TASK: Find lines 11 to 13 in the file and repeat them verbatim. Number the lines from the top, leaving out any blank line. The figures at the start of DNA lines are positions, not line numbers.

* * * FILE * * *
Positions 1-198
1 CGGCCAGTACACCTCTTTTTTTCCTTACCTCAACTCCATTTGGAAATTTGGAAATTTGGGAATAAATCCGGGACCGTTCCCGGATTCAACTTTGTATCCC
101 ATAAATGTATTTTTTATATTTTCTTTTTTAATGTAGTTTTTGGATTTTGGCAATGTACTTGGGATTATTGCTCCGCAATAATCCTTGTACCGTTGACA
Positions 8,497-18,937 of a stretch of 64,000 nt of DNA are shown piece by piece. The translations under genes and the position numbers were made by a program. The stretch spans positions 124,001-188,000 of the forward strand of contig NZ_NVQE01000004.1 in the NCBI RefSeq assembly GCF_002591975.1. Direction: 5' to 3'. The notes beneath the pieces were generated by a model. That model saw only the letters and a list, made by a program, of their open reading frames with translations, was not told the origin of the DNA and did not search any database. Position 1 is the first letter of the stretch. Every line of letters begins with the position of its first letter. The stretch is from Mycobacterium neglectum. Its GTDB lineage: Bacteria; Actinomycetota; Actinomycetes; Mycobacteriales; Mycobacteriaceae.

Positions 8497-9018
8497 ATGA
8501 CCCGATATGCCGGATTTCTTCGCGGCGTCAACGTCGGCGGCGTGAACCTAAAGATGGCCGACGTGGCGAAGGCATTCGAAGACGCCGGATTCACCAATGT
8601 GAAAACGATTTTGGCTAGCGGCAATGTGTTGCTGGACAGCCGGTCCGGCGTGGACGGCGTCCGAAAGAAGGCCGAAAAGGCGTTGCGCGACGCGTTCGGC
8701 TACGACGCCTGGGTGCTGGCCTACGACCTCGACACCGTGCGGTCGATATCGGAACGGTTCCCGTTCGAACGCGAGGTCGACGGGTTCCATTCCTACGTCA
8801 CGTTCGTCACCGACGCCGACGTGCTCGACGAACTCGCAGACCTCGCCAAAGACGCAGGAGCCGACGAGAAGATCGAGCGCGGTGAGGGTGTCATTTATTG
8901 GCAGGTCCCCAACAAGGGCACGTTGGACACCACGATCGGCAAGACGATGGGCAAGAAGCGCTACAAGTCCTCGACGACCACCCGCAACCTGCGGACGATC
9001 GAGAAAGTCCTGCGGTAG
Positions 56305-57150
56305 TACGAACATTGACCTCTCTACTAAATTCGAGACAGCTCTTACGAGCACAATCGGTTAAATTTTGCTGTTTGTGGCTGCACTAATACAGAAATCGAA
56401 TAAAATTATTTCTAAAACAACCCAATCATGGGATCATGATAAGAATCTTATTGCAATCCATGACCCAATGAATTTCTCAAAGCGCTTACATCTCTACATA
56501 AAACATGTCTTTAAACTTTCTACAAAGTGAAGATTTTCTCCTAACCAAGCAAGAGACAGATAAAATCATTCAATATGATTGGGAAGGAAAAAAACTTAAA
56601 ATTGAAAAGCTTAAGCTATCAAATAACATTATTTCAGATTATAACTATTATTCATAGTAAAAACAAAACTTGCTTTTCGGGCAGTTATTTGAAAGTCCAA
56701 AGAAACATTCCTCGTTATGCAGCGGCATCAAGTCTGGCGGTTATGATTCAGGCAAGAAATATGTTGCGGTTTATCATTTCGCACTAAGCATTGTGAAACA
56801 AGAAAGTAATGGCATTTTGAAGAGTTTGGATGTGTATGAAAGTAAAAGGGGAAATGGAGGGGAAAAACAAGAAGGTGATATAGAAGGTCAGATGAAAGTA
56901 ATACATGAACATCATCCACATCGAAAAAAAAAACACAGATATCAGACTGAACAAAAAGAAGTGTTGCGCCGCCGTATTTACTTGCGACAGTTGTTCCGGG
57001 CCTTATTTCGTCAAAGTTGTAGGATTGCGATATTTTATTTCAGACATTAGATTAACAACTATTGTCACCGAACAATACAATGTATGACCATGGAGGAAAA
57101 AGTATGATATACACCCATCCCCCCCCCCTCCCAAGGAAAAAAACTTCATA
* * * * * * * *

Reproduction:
8901 GCAGGTCCCCAACAAGGGCACGTTGGACACCACGATCGGCAAGACGATGGGCAAGAAGCGCTACAAGTCCTCGACGACCACCCGCAACCTGCGGACGATC
9001 GAGAAAGTCCTGCGGTAG
Positions 56305-57150